Scientists will also study the effect of COVID-19 treatments in people aged between 56 and 69.
Oxford University’s Jenner Institute announced that over 10,200 people will take part in a COVID-19 vaccine test. The group of volunteers will include individuals over the age of 70 and children between the ages of 5 and 12.
This British university started the first testing phase in April with a thousand healthy subjects under the age of 56. Now, for the second phase, thousands of people belonging to vulnerable age groups are incorporated.
"There was already a lot of interest from over-55-year-old people to participate in the first phase, but they could not be selected. Now we will include older groups to continue with the evaluation of the vaccine," Vaccinology professor Sarah Gilbert explained.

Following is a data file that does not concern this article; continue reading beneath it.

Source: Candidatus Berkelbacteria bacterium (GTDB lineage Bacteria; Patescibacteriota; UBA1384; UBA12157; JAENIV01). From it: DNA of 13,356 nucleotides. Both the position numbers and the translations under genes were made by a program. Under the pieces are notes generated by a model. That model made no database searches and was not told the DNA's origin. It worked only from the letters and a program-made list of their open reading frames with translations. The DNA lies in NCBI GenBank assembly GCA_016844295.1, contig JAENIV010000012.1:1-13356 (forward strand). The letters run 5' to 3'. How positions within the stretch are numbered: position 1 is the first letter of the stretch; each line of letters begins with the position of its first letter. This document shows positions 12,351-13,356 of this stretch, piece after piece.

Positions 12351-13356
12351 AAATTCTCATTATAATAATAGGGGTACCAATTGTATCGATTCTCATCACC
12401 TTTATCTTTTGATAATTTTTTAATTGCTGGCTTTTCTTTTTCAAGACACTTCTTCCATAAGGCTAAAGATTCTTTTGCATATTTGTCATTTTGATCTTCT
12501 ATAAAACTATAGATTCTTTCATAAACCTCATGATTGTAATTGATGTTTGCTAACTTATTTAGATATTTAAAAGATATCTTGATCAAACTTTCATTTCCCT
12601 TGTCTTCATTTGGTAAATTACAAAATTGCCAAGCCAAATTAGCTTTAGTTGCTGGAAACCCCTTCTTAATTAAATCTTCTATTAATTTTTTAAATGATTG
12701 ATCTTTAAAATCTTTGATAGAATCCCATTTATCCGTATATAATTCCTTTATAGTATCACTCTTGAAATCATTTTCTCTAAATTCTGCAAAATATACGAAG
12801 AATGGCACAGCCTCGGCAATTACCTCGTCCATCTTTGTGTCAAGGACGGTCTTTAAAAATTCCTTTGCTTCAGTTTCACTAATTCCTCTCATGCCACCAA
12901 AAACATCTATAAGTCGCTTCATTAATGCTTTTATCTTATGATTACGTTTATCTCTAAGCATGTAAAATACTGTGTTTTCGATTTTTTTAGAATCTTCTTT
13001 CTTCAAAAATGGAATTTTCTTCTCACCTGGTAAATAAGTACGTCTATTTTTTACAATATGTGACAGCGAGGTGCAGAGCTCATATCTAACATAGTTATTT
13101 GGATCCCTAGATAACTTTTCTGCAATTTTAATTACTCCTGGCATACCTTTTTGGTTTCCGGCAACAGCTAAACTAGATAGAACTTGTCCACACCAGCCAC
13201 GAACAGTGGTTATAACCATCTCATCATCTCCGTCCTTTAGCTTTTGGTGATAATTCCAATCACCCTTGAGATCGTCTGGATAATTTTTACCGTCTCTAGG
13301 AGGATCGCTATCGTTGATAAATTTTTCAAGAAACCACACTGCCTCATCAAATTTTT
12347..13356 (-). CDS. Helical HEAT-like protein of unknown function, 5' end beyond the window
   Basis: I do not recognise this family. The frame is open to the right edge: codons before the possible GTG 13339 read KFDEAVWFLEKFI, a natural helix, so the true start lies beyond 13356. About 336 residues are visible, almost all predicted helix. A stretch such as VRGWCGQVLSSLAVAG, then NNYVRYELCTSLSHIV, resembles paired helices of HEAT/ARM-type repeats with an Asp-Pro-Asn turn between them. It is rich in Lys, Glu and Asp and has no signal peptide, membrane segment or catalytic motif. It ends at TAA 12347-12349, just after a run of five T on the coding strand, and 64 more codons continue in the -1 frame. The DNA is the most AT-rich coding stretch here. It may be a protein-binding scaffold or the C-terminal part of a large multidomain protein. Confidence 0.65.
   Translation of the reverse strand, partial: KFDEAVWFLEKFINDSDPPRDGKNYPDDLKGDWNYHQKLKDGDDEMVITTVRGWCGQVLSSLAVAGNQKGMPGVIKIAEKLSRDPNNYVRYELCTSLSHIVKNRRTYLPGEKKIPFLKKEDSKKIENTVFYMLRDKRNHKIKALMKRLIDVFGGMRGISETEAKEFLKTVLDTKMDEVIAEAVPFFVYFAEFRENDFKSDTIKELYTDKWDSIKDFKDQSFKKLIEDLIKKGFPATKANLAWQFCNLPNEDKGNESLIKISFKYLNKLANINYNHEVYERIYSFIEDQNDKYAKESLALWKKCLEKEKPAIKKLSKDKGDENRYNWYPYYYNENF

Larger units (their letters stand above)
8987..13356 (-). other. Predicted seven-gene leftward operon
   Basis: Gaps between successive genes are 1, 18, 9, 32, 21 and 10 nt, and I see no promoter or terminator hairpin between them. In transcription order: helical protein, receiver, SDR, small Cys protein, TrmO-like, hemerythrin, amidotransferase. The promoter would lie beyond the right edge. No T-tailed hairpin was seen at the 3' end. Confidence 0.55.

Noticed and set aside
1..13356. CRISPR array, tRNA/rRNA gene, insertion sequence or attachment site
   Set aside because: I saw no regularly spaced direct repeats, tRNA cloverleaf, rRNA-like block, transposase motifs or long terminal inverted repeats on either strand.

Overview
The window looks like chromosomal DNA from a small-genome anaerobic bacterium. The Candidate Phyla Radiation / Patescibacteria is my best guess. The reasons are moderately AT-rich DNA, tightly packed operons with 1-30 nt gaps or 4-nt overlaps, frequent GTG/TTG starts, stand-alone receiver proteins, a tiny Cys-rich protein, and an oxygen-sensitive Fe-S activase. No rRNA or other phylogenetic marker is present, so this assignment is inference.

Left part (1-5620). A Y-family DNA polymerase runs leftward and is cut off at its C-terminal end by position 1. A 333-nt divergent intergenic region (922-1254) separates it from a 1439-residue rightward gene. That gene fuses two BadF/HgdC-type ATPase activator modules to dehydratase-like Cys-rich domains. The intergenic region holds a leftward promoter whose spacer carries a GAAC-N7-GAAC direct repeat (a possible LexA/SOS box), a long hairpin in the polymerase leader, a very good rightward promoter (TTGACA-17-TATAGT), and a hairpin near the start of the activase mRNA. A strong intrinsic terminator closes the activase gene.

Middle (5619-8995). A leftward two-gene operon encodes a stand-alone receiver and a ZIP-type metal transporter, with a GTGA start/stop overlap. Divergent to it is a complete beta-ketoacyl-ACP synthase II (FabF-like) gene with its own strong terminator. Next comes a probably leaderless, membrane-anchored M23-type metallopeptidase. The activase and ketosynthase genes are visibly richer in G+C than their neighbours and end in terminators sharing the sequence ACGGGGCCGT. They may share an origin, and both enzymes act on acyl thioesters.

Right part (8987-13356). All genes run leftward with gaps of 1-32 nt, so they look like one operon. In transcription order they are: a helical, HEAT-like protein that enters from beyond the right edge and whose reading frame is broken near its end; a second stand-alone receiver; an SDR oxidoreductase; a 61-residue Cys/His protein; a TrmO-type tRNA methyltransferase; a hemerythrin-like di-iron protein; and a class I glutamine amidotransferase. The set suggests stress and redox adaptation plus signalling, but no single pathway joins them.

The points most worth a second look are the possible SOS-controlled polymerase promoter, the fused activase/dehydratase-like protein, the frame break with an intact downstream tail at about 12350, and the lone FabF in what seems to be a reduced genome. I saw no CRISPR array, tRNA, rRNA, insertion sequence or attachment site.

Oxford scientists will also study the effect of various treatments for COVID-19 on the immune system in people aged between 56 and 69 years.
Really promising research from Science magazine, suggests that macaques challenge with SARS-CoV-2 protected against subsequent rechallenge. Raises hopes that those infected with SARS-CoV-2 will subsequently be protected from re-infection.https://t.co/yekIZkrFLV— Ciaran Gilbride (@CiaranGilbride) May 20, 2020
They will provide participants with doses of different experimental vaccines, one of which is ChAdOx1 nCoV-19, an investigational vaccine against SARS-CoV-2.
Jenner Institute scientists estimate that this study could take anywhere from two to six months, depending on how many individuals are exposed to the virus.
So far, monkeys inoculated with ChAdOx1 nCoV-19 have developed certain protection against COVID-19. Scientists noted that the virus levels were lower in the lungs and airways of the vaccinated primates. Those results might not be transferable to humans, though.
In case the treatment works, the Oxford researchers could have up to a million doses ready by next September.